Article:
For the first year of bereavement, I’ve found that you expect certain things.

You expect the anniversaries to be hard – birthdays, Christmas, holidays – and they are. You expect to feel sad and alone, to linger on the past and get upset over what’s gone, and you know it’s natural to feel like that.

I’m not sure where it comes from, but you also expect a magic switch to flip after the anniversary of the funeral. For a lightbulb to go on, indicating that it’s time to be happy now, to get on with things, that you are somehow failing if it doesn’t happen this way.

It’s been over a year since my beloved sister died. After a few weeks of feeling terrible, with sleepless nights and waves of new grief, I recently dragged myself to the doctor. She helped me understand that there is no lightbulb (duh), and that often things can feel worse after the first year.

You know it’s real. You know it’s hard. You know the person is not going to be there again.

You knew that before, as well, but now it’s sinking in.

A quick search online reveals this to be normal. An article on Huffpost – ‘how did grief get an expiration date?’ – particularly resonated, but there are many more.

Trying to get used to living with grief is going to be the next stage. To that end, I’m attempting to wind some things down, to take it easy on myself, and to take time to think about everything. I’m also taking time to go on walks.

At the start of May I read an article on the BBC about the ‘slow death of purposeless walking.’ It struck a chord with me, and judging by the number of people who retweeted my link or talked to me about it afterwards it struck a chord with lots of folk.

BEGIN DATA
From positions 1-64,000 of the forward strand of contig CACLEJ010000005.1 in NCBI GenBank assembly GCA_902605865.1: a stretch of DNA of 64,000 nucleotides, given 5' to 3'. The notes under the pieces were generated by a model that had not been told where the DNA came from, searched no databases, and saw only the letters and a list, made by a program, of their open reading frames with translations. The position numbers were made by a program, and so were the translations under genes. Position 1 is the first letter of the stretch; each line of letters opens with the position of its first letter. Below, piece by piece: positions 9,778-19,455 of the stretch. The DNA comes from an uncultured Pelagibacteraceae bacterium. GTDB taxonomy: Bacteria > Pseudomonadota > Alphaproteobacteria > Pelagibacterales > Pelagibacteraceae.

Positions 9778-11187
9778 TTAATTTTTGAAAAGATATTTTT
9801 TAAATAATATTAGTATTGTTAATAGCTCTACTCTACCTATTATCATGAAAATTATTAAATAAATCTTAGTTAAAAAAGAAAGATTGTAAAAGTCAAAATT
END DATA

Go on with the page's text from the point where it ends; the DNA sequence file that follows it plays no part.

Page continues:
The crux of the article is this: walk mindfully, alone, without music or distraction, for pleasure and nothing else. Go out just to walk. You might be inspired, you might find yourself thinking random things – it doesn’t matter.

I’ve been walking in the early evening, without plans or music, without podcasts and often alone. It’s helping me sleep, it’s clearing my mind, and it’s making me feel calm before bed. I’m also getting lots of ideas, and have simplified the projects I’m working on just now as well.

I recommend it.

As I am a compulsive photo taker, yes, I’m also taking some photos when out walking, but only a couple a week. That’s not so bad…

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7 thoughts on “On Taking Time

  1. I couldn’t agree more! Walking has certainly helped me to cope. It turns the cogs when I’m feeling low.

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